No Way Out: Lack of Education Traps China’s Rural Youth

New America Media, News Feature, Lisa Sangoi and Rian Dundon Posted: Jul 26, 2007

Photos by Rian Dundon.

Editor’s Note: China’s booming economy has spurred a massive village-to-city migration for its youth seeking a better life, but those without a college education find themselves forced to return home to the village. On the occasion of the 30th anniversary of China’s national college entrance exam, Lisa Sangoi and Rian Dundon chronicle the story of one such young man whose lack of college degree returns him to the family farm.

HUNAN PROVINCE, China -- Li Qiang’s wedding cost his parents what in rural Southern China amounts to no small fortune. They saved for years, his butcher father bleeding the money out of pigs and his own tired hands. And for 80,000 RMB ($10,000) they threw a three-day bash complete with live musicians, professional grade fireworks, the slaughtering of two fattened pigs and enough food, drink, and cigarettes to satiate 500 guests.

qiang carrying wife
Li Qiang carries his bride away from her family's home on the day of their marriage, outside Changsha, Hunan Province, China.

Once upon a time in a self-sufficient agrarian Chinese society, a family could hope for no better fortune than this. But Li is still a disappointment to his parents. The booming Chinese economy, with its double-digit growth, has opened doors for millions of young Chinese, but those like Li who never got a college education find themselves struggling to keep up with the competition. In fact, though thousands of his peers are following the Gold Rush into the cities, Li finds himself going against the tide -- making the long trek back to the village.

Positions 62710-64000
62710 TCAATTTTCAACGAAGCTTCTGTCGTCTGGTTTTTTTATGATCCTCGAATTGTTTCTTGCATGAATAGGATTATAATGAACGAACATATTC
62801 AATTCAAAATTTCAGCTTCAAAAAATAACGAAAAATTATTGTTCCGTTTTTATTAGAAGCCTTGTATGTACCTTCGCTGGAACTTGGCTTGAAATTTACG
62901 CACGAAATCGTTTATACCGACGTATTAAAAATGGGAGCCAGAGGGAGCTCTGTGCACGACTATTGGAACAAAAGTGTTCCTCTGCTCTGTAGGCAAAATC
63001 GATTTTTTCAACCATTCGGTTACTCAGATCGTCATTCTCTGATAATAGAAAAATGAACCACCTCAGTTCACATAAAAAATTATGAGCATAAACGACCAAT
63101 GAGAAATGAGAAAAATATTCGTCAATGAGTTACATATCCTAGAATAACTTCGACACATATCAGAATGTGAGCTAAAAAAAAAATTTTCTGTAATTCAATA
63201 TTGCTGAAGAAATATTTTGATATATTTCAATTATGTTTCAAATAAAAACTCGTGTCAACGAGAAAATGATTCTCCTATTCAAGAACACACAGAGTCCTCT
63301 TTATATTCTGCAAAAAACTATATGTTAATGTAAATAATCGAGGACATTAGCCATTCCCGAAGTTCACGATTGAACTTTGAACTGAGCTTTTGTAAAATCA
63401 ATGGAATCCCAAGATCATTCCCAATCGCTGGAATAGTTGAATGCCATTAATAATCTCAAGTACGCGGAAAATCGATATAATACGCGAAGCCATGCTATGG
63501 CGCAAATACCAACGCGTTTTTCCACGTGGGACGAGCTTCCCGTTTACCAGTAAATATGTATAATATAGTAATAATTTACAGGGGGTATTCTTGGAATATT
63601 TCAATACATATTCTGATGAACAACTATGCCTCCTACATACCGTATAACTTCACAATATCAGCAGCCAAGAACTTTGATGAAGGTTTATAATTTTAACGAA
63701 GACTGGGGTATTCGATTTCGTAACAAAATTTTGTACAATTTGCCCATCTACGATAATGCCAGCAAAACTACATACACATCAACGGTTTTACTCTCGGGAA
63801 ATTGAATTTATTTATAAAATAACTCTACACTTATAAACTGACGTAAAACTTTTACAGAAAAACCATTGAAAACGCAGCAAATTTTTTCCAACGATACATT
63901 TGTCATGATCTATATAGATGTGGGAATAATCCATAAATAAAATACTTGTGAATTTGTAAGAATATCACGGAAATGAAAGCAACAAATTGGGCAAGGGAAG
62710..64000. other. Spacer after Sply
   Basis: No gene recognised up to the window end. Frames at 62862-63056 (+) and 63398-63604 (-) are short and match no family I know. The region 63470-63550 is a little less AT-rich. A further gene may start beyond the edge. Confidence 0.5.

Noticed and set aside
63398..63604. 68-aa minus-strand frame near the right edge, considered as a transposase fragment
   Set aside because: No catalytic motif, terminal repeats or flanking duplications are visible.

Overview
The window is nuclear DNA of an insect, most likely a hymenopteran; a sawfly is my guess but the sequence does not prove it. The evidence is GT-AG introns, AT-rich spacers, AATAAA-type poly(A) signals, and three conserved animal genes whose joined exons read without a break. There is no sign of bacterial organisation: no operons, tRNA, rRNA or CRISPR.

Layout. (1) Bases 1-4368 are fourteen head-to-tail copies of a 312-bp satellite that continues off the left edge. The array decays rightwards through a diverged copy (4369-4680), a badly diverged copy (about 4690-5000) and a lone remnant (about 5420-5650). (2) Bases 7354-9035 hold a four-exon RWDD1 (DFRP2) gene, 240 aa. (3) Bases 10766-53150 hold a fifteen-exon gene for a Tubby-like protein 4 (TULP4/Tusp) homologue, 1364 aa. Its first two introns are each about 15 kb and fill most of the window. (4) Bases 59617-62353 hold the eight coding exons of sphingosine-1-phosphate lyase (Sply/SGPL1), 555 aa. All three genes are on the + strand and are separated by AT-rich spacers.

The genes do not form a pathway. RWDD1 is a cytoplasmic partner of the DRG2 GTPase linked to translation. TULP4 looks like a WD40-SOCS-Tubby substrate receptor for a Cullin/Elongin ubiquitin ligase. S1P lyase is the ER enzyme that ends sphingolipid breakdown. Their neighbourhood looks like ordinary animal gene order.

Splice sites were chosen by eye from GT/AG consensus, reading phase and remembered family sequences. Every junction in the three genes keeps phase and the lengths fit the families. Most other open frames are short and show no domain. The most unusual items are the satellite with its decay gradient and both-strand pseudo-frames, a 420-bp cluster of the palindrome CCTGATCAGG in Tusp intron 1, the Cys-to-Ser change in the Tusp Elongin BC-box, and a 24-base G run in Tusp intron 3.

At 23, Li, the first-born son in his family, has tried to make a life for himself in two of the most promising cities for young men like him. Defeated by the long hours and low pay of his factory job, and unable to join his upwardly mobile peers without a college degree, his only choice may be to return to his village, only to face the prospect of leading a life much like his parents’.

Li Qiang's air of measured confidence is betrayed only by his eyes. Cautious and observant they speak of uncertainty and mischance. Like most young people from his village in rural Southern China, Li left home as soon as he could. High school graduation marked his departure to one of China’s booming mega cities where factory and construction work is plentiful and hard labor sells for cheap.

“At home, there isn’t anything to do. There isn’t any work for me,” Li says.

The Lis belong to the rural 60 percent of China's population, an underclass of people collectively labeled 'farmers,' now mostly forced to supplement vegetable sales with income from blue collar labor. Li’s parents were lucky to find their niche in the slaughtering business, and his family has managed a standard of life uncommon in the countryside. In many ways, the Lis are already successful.

"Although my parents have to work very hard as butchers, they do well,” Li says. In 1992, his family was the first in the village to change their mud house into a concrete house, he recounts. “We just bought a refrigerator this year. And sometimes we hire people to tend to the land so my mother need not do all the farming."

Still, Li’s parents put their hopes in their sons for a better life. Young migrants like Li could earn a city salary that allows them to supplement their family's income, a practice that is slowly building China’s countryside.

Born into the downward spiral of an agrarian economy, Li was presented with two choices upon high school graduation: pursuing further education or entering China's youthful mass of uneducated migrant workers. A preference for the mahjong table during his school years all but permanently ruled out the former choice.

qiang playing mahjong
Li Qiang (second from left) plays a game of mahjong with his family and hometown friends outside Changsha, Hunan Province, China.